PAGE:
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Top 5 Benefits of Implementing a DMZ Network

A DMZ network provides an extra layer of protection for servers connected to the internet. It increases the barriers a hacker must overcome to access internal systems.

A more secure way to create a DMZ involves using two firewalls rather than one. The first firewall is the frontend firewall and is responsible for traffic headed to the DMZ.

Increased Security

Among the benefits of a DMZ network is that it boosts security by creating a buffer between your computer systems and the internet. It provides internet access to web servers, email servers, and other public resources while firewalling them off.

DMZs also protect devices connected to the internet, such as intelligent industrial machinery or broadband routers connected to home networks. It helps protect OT devices from cyberattacks that exploit their vulnerabilities and can lead to costly downtime and loss of critical information.

In addition, DMZs often include a proxy server to centralize the flow of internal — typically employee — internet traffic and make monitoring and recording easier. It also increases the obstacles an attacker must overcome to access your private systems.

Increased Performance

DMZ networks provide a way for businesses to access services outside the boundaries of their private internal network through the public internet. These services include mail servers, FTP servers, and proxy servers. Using a DMZ allows companies to provide consumers with these services while also implementing firewalls that limit the flow of information between the DMZ and their internal networks.

This approach increases the protection of the internal networks and makes it more difficult for hackers to penetrate them. It also helps prevent the spread of ransomware and other types of malware that often target industrial equipment.

When a cyber-attack occurs, it’s usually due to packet sniffing, when an attacker captures and reads network packets as they are being transferred between devices. It can reveal account credentials, personal data, and other information that could be used for illicit purposes. A DMZ can prevent this from happening because any connections to the DMZ are made through a firewall which requires a password and other security measures to be entered before the connection is permitted. A DMZ can also protect against IP spoofing when an attacker tries to bypass access control restrictions by falsifying the device’s internet protocol address.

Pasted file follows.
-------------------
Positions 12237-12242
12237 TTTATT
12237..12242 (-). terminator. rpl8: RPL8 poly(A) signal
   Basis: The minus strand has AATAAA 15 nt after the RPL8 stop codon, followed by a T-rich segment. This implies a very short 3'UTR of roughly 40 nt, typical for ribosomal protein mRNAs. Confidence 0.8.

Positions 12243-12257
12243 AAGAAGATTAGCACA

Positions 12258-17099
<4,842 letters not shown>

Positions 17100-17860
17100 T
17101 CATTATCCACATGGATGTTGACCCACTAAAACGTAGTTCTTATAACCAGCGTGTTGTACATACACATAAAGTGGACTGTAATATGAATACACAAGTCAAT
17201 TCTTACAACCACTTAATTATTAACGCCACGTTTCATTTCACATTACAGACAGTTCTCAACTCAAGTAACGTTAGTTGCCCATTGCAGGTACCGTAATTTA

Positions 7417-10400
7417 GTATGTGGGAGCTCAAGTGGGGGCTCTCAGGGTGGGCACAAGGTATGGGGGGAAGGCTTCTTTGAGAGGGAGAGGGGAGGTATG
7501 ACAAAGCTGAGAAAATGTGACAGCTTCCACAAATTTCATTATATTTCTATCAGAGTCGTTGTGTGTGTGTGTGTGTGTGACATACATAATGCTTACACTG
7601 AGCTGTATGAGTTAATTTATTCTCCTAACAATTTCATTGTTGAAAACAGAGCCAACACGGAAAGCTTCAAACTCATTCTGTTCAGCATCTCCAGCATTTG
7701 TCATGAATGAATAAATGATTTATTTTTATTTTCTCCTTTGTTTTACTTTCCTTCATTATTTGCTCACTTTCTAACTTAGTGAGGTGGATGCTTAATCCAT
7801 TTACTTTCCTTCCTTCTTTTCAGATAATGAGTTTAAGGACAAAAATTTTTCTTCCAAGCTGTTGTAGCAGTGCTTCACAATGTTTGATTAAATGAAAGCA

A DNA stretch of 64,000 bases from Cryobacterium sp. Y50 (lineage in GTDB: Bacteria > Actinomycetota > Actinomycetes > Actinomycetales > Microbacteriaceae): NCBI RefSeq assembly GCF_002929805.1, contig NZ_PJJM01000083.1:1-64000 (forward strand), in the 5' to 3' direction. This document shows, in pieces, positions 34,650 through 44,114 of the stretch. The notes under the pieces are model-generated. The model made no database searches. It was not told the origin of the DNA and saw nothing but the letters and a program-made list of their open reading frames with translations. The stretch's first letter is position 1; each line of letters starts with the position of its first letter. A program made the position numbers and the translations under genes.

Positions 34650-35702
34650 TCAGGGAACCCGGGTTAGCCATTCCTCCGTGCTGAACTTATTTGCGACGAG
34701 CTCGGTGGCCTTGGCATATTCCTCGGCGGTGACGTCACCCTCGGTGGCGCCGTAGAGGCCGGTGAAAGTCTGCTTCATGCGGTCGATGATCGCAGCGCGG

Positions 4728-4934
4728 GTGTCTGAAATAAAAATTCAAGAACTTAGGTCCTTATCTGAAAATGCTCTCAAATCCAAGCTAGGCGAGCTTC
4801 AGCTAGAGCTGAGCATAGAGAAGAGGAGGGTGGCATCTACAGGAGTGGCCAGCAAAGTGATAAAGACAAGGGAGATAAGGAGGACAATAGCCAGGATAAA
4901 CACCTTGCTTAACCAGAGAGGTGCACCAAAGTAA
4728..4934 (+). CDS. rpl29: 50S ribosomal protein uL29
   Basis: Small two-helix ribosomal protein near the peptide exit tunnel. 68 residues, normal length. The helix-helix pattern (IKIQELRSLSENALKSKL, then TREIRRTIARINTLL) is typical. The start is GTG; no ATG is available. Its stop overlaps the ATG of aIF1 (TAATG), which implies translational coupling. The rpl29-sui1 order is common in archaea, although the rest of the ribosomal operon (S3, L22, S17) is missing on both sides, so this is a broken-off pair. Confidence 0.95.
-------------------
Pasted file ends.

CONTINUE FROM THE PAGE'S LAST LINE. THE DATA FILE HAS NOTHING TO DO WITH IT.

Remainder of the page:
Increased Efficiency

Many businesses now use cloud services to support their IT environments, which leaves them with fewer internal network servers to protect. A DMZ network is an ideal solution to help maintain these systems without needing internal security measures and limiting access to sensitive files.

For example, if you use a mail server that handles incoming and outgoing emails for your company, it can be placed in the DMZ. It helps ensure your emails’ contents are private and reduces Internet access bandwidth requirements by caching web content centrally.

Another way a DMZ can help is by providing improved security for industrial control systems (ICSes) that are becoming more integrated with IT. These are often more vulnerable to attacks and can cause more damage if compromised. A DMZ can provide an extra layer of protection by placing these systems in the buffer zone. It prevents hackers from using these systems to breach your network by stepping through them first. Stealing your staff or customers’ account credentials and personal information is more problematic.

Reduced Costs

While DMZ networks offer a great way to monitor public-facing servers, they also have some downsides. For instance, they may allow for less flexibility with internal resources that must be connected to the internet. Additionally, the configuration of a DMZ network requires multiple sets of firewall settings to monitor traffic between the DMZ and internal LAN and the internet. It can be expensive and challenging to maintain over time.

Additionally, a DMZ network can be challenging to detect cyberattacks against. For example, a company may only realize it was hacked when its server ran out of space, but this can be extremely costly in terms of lost data or compromised workflows. As a result, companies should perform regular penetration tests and network audits to determine if a DMZ network would be appropriate for their infrastructure. The right solution could reduce costs and protect sensitive files and processes.

Increased Flexibility

As more and more business applications are moving to the cloud, DMZs offer an easy way to control them from external threats. This approach combines two firewalls to create a secure space where internal servers and resources can be hosted. It means that if these servers are compromised, they will be less likely to spread malware or cause exposure or loss of information.

In addition, a DMZ network can provide an extra level of security for industrial equipment. While merging industrial technology (OT) with IT has made production environments more thoughtful and efficient, it has also enlarged the threat surface. Many OT systems connect to the internet but are not designed to handle attacks like IT devices. A DMZ network can help by providing increased segmentation between IT systems and OT devices, making it harder for ransomware and other threats to bridge the gap.

It’s also possible to include mail servers and a proxy server in a DMZ, which centralizes internal network traffic and simplifies the monitoring and recording of data. However, a DMZ network can only manage with additional support from a managed service provider.

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